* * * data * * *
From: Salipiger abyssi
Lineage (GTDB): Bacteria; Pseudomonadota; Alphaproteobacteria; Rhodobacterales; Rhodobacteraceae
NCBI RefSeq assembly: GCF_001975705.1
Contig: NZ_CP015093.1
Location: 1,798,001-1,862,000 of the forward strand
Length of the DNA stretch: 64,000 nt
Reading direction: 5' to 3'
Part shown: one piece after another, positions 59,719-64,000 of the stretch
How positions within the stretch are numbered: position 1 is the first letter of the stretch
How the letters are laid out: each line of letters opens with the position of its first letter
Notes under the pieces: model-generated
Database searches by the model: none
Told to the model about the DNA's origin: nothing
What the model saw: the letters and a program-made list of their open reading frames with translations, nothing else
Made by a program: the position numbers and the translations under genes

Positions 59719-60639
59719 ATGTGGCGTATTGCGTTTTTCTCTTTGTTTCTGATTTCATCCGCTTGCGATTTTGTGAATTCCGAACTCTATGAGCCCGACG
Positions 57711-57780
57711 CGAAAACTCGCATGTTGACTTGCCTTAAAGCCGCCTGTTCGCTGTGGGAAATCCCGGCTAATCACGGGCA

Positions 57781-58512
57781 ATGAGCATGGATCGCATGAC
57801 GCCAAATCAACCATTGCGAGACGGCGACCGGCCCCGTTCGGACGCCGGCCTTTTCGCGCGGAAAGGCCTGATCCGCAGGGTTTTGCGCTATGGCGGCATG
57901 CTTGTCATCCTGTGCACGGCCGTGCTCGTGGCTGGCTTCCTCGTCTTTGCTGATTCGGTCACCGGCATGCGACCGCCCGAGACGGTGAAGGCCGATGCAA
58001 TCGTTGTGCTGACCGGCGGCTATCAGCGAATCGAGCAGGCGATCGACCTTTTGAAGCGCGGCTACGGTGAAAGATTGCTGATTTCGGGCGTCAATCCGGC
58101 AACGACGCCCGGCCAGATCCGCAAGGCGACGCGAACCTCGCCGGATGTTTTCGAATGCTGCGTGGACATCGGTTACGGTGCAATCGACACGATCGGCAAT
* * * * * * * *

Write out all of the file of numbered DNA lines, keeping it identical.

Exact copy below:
From: Salipiger abyssi
Lineage (GTDB): Bacteria; Pseudomonadota; Alphaproteobacteria; Rhodobacterales; Rhodobacteraceae
NCBI RefSeq assembly: GCF_001975705.1
Contig: NZ_CP015093.1
Location: 1,798,001-1,862,000 of the forward strand
Length of the DNA stretch: 64,000 nt
Reading direction: 5' to 3'
Part shown: one piece after another, positions 59,719-64,000 of the stretch
How positions within the stretch are numbered: position 1 is the first letter of the stretch
How the letters are laid out: each line of letters opens with the position of its first letter
Notes under the pieces: model-generated
Database searches by the model: none
Told to the model about the DNA's origin: nothing
What the model saw: the letters and a program-made list of their open reading frames with translations, nothing else
Made by a program: the position numbers and the translations under genes

Positions 59719-60639
59719 ATGTGGCGTATTGCGTTTTTCTCTTTGTTTCTGATTTCATCCGCTTGCGATTTTGTGAATTCCGAACTCTATGAGCCCGACG
Positions 57711-57780
57711 CGAAAACTCGCATGTTGACTTGCCTTAAAGCCGCCTGTTCGCTGTGGGAAATCCCGGCTAATCACGGGCA

Positions 57781-58512
57781 ATGAGCATGGATCGCATGAC
57801 GCCAAATCAACCATTGCGAGACGGCGACCGGCCCCGTTCGGACGCCGGCCTTTTCGCGCGGAAAGGCCTGATCCGCAGGGTTTTGCGCTATGGCGGCATG
57901 CTTGTCATCCTGTGCACGGCCGTGCTCGTGGCTGGCTTCCTCGTCTTTGCTGATTCGGTCACCGGCATGCGACCGCCCGAGACGGTGAAGGCCGATGCAA
58001 TCGTTGTGCTGACCGGCGGCTATCAGCGAATCGAGCAGGCGATCGACCTTTTGAAGCGCGGCTACGGTGAAAGATTGCTGATTTCGGGCGTCAATCCGGC
58101 AACGACGCCCGGCCAGATCCGCAAGGCGACGCGAACCTCGCCGGATGTTTTCGAATGCTGCGTGGACATCGGTTACGGTGCAATCGACACGATCGGCAAT